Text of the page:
Allied Radio Catalog, 1937
Today, the trend is to hide our complex media electronics away. Make everything invisible as possible. Build the TV set into the wall; put speakers in the ceiling. Hide the electronics in a closet and control everything through a small remote, a smartphone, or by voice.
In 1937, though, people were proud of their investment in technology, and didn’t hide it. The bigger the radio, the more tubes it had and the more stations that could be heard. The larger the set, the bigger the speaker and the better the sound. So in 1937, you didn’t make your radio blend in, you showed it off.
This was Allied Radio’s top-of-the-line radio receiver of 1937, and isn’t it gorgeous? “Constructed of specially selected walnut woods and finished in hand-rubbed soft blending duo-tones,” it’s a sophisticated, streamlined moderne beauty. Worth clicking on the picture to see the details and read the rapturous tech-heavy copy.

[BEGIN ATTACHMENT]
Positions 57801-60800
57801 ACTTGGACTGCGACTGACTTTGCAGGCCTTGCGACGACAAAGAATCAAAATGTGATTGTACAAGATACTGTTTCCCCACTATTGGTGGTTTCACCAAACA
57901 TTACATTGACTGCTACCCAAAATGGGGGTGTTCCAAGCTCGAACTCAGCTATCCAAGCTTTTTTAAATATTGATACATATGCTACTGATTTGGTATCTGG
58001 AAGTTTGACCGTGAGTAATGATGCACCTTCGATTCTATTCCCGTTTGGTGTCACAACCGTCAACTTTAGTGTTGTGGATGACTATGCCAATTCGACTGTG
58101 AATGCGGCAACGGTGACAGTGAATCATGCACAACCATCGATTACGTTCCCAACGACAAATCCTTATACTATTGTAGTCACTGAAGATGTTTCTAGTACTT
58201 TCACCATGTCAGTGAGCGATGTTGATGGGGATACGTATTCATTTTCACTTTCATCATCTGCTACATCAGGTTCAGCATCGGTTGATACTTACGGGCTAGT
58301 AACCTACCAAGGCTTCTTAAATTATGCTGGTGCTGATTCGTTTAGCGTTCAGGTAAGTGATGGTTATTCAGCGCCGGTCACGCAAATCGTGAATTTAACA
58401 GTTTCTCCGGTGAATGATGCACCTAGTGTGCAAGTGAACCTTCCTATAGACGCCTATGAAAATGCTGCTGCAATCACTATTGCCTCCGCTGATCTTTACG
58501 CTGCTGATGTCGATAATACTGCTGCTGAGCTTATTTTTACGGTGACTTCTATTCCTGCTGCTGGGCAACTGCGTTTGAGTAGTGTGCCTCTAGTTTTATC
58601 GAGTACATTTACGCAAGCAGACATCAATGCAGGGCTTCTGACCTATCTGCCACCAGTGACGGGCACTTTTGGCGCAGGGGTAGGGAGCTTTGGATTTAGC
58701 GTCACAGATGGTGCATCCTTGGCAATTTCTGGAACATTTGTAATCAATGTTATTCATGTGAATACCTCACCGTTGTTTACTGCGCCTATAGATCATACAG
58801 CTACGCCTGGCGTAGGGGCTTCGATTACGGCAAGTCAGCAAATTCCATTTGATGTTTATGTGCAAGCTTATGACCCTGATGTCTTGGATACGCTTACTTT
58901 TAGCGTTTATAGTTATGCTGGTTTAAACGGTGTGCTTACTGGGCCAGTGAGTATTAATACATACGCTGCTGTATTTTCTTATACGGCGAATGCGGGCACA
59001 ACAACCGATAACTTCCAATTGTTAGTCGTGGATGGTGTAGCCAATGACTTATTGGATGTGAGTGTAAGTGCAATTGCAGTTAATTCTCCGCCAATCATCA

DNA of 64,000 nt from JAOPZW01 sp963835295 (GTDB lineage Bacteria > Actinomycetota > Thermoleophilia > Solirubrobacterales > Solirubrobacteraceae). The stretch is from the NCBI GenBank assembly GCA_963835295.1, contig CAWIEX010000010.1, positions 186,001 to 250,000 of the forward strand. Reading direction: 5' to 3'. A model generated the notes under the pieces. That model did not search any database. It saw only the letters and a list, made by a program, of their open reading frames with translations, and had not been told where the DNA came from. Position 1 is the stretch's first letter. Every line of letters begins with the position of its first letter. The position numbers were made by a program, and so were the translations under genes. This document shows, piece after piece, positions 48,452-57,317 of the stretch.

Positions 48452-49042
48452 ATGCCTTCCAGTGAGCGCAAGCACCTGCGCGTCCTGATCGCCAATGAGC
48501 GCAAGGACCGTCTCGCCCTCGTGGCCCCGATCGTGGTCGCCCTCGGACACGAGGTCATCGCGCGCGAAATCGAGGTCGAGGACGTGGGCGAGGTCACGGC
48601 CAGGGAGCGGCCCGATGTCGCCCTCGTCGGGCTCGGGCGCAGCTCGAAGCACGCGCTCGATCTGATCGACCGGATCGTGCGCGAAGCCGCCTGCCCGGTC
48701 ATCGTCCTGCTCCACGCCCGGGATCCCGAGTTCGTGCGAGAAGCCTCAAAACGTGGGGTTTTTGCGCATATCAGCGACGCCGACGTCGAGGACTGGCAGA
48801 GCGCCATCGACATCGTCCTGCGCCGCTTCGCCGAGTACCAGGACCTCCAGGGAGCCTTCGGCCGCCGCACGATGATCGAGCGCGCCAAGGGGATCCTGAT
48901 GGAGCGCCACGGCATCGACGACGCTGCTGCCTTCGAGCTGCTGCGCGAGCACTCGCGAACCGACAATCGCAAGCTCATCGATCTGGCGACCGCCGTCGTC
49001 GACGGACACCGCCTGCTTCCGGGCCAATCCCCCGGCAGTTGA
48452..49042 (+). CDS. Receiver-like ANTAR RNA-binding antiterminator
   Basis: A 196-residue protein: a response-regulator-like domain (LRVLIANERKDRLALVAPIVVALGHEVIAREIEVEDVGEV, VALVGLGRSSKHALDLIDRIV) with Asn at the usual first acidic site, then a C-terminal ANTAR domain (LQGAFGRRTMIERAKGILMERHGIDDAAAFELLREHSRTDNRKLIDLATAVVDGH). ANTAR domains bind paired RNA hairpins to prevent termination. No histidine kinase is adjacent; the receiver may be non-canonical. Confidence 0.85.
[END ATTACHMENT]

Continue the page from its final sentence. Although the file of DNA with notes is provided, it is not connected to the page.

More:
Knight radios were Allied’s own house brand. Other companies like Sparton, Philco, and RCA made even more beautiful sets. That $57 price tag would be the equivalent of $1000 today.
In 1937 Allied Radio was a company very much like RadioShack selling all manner of electronic devices. (We’ve considered their “diagnomoscope” earlier.) Actually, Radio Shack also existed in 1937, and these two companies two merged in 1971. Radioshackhas since gone to the great electronics recycler in the sky, but Allied actually still sells electronic components – nothing as pretty as this, though.